Dear Hong Kong: A Letter from Montreal


The following essay appears in the April 2010 issue of Muse, a Hong Kong arts and culture magazine. The same issue also contains my feature-length profile on Hong Kong’s “tree professor,” Jim Chi-yung. The magazine can be found at major bookstores throughout the city.

In my neighbourhood, I know exactly what language to speak. At Jean-Coutu (the drugstore), Nouveau Palais (the corner diner) and Première Moisson (the upscale bakery), it’s French. At Zoubris (the copy shop), Cheskie (the Jewish bakery) and Club Social (the Italian café), it’s English.

But in Notre-Dame-de-Grâce, on the other side of town, I’m lost. I know the neighbourhood is mostly English-speaking, but I don’t want to offend anyone. So before walking into the clothing store, I decide to take the safe route and speak French. Turns out it was the right decision. The owner was francophone.

Nothing is simple when it comes to language in Montreal. The city’s history has made it one of the most linguistically contested places in the world, but far from being a hindrance, it gives it the kind of powerful creative charge that can only come from cultural friction.

Founded as a fur-trading outpost by the French nearly 400 years ago, Montreal was conquered by the British in 1760, along with the rest of France’s colonies in North America. Over the next two centuries, as successive waves of migrants settled in the city from Britain, Ireland, Eastern Europe, Italy and the Quebec countryside, Montreal became Canada’s industrial, commercial and cultural metropolis. It was a bilingual city, but in a very colonial sense, with French often serving as little more than an exotic backdrop to English, the language of money and influence. Different language and ethnic groups were reluctant to mix; as the cliché goes, it was a city of solitudes.

That changed in the 1960s with the rise of Quebec nationalism. Montreal, with its face of English capitalism and disenfranchised francophone majority, was a particular target of attack. Radicals lobbed bombs and robbed banks to fund their revolutionary goals. More civic-minded people marched on the street, demanded independence from Canada and called for laws to protect the status of French. In 1976, a pro-sovereignty party was elected and made its first act a wide-ranging law that established French as the only official language of Quebec and required the children of all immigrants to attend French schools.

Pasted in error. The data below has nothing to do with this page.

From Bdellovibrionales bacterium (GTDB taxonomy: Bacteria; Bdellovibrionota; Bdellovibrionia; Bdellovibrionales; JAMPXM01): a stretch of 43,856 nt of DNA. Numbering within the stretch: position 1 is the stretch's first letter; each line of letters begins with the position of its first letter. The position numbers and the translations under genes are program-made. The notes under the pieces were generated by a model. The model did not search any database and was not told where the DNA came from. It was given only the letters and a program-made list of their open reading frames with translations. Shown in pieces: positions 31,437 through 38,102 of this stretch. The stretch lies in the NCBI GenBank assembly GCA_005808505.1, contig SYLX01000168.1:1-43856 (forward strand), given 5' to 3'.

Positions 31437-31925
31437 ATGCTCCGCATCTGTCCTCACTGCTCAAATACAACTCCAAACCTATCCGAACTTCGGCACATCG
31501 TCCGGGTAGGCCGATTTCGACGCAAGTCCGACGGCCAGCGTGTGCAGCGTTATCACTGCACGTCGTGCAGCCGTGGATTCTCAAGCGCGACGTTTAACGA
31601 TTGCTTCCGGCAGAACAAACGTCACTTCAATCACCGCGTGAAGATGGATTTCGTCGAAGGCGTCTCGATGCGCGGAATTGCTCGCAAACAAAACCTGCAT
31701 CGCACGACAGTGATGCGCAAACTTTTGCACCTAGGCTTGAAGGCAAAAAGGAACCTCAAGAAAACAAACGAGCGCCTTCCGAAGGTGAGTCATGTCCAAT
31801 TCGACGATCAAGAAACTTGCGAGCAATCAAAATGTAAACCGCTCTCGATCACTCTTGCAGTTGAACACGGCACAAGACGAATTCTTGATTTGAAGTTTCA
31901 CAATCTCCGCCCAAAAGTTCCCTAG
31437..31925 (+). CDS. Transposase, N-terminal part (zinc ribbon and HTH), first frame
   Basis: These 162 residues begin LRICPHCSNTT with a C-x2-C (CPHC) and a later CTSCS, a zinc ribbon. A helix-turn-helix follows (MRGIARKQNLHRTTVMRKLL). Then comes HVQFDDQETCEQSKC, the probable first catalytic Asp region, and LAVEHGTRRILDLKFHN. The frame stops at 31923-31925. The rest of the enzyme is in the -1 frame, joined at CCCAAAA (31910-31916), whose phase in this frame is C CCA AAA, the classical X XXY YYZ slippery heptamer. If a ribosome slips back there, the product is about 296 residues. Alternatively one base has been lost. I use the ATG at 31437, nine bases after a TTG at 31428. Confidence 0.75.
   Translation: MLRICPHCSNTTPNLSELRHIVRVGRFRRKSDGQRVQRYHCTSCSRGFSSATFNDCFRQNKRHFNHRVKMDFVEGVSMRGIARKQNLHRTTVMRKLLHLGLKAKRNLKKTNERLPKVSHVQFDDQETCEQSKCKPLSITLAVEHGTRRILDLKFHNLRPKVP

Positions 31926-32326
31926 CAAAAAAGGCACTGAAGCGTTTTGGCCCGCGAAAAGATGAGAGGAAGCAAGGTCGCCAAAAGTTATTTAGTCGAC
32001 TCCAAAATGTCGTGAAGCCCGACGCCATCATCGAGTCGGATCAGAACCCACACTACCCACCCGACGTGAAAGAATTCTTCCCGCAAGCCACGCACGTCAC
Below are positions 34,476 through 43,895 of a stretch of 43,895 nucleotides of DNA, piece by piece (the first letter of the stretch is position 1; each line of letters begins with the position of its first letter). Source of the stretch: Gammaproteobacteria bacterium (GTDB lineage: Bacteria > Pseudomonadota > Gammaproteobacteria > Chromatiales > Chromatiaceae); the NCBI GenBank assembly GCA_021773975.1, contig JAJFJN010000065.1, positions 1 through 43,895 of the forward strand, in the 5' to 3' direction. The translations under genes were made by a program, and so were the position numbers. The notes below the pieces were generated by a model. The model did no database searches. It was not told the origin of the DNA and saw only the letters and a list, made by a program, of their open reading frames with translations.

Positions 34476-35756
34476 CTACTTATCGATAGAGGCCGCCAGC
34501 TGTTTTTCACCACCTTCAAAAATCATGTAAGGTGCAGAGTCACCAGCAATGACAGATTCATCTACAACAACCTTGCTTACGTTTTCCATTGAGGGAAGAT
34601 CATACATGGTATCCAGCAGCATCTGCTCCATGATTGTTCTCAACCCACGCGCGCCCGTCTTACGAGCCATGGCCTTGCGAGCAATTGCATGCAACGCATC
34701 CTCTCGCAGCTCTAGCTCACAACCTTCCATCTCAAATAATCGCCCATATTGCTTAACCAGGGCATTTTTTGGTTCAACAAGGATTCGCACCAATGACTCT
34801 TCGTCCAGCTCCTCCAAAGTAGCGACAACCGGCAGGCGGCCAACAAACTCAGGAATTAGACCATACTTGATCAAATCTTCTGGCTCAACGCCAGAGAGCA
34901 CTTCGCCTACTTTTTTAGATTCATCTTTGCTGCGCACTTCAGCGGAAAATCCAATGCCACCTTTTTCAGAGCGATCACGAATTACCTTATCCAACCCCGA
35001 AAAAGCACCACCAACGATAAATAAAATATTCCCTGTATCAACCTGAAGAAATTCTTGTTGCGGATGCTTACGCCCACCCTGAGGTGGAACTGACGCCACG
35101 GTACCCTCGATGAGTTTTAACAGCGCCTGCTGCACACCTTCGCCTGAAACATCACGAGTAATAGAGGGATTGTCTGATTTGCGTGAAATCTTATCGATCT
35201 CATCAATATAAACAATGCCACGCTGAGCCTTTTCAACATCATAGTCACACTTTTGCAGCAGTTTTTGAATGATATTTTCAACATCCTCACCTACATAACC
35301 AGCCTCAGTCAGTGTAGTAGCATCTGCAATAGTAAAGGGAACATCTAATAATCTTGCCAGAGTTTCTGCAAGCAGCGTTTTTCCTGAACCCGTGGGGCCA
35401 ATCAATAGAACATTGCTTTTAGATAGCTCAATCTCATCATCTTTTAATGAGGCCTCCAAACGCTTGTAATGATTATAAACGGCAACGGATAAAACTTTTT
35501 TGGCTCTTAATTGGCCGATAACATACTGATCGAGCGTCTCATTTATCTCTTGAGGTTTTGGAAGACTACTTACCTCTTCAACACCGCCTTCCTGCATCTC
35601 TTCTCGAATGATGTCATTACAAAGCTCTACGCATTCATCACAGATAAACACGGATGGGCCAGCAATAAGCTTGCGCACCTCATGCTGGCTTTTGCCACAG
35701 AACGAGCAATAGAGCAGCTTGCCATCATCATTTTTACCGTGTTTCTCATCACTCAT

Questions of language have preoccupied Montreal ever since. Something as straightforward as greeting a stranger in a shop or the street can be construed as a political act. People in Montreal don’t engage strangers in conversation as readily as in other North American cities, maybe because nobody is quite sure which language to speak. In theory, everyone could just speak French in public — that’s something that linguistic nationalists would certainly prefer — but reality is a bit messier.

Today’s Montreal is a city with few clear contrasts and many shades of grey. Someone I once knew compared it to Jerusalem, where he studied for four years, not necessarily because of the physical separation between different ethnic and linguistic groups, but because they are both cities subject to competing claims of language, nationality and identity. Montreal is a French city, but it’s also an English city; being a bilingual Montrealer is to live in different dimensions at once, to navigate between overlapping cities.

There’s no greater evidence of this than in the city’s toponymy. Few places have just one name. Avenue des Pins is also known as Pine Avenue. Dorchester Square is more commonly referred to by its previous name, Dominion Square. The hilly region southeast of the city is alternately known as the Eastern Townships, the Cantons de l’Est and Estrie. Many more names reflect Montreal’s hybrid identity — a kind of civic métissage, as you would say in French: Rue City-Councillors, chemin Queen-Mary, Saint-Louis-du-Mile-End and of course, la Main, which is a French translation of “the Main,” a colloquial term for the boulevard Saint-Laurent, also known as St. Lawrence Boulevard.

According to the latest census, Montreal’s linguistic mix is getting ever more complicated: less than half of the city’s population is made up of native French speakers, yet 60 percent speak French at home. Thanks to immigration, one-fifth of the population is trilingual, since many Montrealers speak their ancestral language in addition to French and English. Code-switching is as common a part of Montreal culture as steamed hot dogs, hockey and bad driving. I once heard the following exchange between two young friends walking on a downtown street after dark:

“On mange où?”

“唔知啊!”

“Then let’s just go to the place around the corner.”

The translator Sherry Simon writes that Montreal is “a city of competing differences,” with no clear distinction between foreigners and natives, a place defined by its in-betweenness and lack of resolution. Creatively, this is actually quite refreshing — it gives you a chance to fly between the cracks of accepted realities. Caught between tongues, you begin to realize there’s always a different way to say — and see — something.

This entry was written by Christopher DeWolf , posted on Thursday April 22 2010at 12:04 am , filed under Canada, History, Public Space, Society and Culture and tagged , , , , , , , . Bookmark the permalink . Post a comment below or leave a trackback: Trackback URL.

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